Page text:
So, before I got my credential, I worked as a teacher's aide at CHIME Charter elementary school -- a school with full inclusion as its philosophy and model (with one exception: students that were deaf were given small group instruction in the mornings).
Well, one day, the student I supported wasn't there, so I was watching the rest of the kids at lunch. Several of the kids that were deaf joined the table where I was hanging out with some kindergartners, and one introduced himself.
Very, very rapidly.
Like...very, very, very rapidly. Warp 10. Fingers blurring into what I knew were letters, but God help me if I could follow them.
Now, I know some sign, but that was WAY too fast for me, and I haltingly told him so. Being an eight year old boy, and typical in every other way, he tried one more time and went about his day -- 'cause, really, who wants to chat with a teacher at lunch?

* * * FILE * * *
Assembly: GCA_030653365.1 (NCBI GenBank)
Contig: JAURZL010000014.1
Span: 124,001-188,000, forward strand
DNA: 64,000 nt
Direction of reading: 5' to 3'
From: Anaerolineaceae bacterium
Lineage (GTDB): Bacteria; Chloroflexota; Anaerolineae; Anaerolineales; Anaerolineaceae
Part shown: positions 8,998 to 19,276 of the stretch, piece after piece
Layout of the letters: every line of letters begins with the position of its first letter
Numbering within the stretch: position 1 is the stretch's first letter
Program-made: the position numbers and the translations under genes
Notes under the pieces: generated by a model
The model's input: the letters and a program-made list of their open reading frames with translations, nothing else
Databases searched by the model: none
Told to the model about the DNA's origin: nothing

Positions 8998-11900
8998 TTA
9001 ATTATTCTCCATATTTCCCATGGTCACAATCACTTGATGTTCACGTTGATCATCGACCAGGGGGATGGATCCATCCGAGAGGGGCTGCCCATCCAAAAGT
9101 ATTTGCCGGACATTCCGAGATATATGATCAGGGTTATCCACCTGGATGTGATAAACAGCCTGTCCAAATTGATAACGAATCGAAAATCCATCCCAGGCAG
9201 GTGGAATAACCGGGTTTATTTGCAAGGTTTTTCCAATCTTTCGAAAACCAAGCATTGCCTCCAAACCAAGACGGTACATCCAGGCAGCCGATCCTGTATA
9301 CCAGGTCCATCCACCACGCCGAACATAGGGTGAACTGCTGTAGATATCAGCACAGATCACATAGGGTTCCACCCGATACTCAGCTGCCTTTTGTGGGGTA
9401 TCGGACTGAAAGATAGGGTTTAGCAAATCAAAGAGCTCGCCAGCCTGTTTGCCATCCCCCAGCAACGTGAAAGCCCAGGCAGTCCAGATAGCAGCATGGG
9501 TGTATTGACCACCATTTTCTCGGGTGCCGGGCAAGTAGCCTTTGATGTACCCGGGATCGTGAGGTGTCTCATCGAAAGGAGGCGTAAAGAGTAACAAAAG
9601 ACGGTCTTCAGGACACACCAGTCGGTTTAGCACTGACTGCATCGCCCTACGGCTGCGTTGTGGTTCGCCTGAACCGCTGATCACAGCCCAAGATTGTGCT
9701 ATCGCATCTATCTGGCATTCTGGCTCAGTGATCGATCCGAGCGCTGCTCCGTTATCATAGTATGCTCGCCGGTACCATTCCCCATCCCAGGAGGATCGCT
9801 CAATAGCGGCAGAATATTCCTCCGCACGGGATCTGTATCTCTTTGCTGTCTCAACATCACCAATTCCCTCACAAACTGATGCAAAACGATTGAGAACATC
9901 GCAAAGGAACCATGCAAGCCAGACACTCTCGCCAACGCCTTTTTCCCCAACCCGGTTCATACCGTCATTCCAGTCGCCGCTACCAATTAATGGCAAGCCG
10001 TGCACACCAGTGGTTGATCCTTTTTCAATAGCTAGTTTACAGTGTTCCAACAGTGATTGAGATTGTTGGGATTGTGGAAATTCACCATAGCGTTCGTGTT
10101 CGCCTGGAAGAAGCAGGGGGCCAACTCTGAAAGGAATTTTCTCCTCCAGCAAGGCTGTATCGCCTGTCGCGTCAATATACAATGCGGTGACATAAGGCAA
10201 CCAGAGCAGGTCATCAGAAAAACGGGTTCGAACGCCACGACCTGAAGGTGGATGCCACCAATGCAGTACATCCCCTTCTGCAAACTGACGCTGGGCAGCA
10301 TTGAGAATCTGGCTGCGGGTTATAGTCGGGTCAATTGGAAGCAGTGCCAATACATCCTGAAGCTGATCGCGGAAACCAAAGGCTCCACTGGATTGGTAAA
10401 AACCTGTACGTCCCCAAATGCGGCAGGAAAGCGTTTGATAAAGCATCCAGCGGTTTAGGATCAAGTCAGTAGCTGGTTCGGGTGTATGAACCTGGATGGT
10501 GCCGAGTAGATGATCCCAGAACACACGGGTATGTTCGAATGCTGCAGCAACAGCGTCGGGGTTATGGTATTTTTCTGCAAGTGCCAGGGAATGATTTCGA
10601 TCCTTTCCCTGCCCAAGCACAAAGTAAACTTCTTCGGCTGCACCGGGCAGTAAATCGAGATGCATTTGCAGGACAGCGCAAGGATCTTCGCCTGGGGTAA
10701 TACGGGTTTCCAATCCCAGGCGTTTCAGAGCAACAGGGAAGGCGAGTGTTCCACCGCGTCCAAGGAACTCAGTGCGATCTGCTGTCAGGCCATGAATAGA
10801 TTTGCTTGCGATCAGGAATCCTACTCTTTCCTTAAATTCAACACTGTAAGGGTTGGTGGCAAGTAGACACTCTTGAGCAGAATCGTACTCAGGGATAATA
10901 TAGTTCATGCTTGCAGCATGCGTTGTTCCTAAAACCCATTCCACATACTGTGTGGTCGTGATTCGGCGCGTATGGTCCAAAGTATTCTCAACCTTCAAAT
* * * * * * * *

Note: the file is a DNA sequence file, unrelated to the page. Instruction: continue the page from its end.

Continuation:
This little girl smiled when I asked her name (she was in kindergarten or first grade at the time) and slowly signed, very deliberately, signed L-E-A-H. Then she told me the other boy's name as well.
Fast forward to today -- in January, it'll have been (yikes!) five years since I worked there. A few months ago, my TiVo recorded a show called Signing Time as a recommendation and who should I see but Leah!
My TiVo also has various disability-specific wishlists, and it recorded a show called Profiles in Caring, about Leah and her family over night. (Streaming video here.)
Leah's little sister, who was...oh, I'd say maybe 2 1/2 the last I saw her...is a big girl, talking away as Leah and her sister (Lucy) arm wrestle. Leah's mom discreetly asks Leah to let Lucy (who has cerebral palsy as well as spina bifida) win, and Leah does.
Leah looks to be about 9 or 10, I'd say, but she's clearly the same thoughtful, nice little girl I knew way back when.
So...go buy Signing Time for a once-upon-a-time buddy of mine. :-)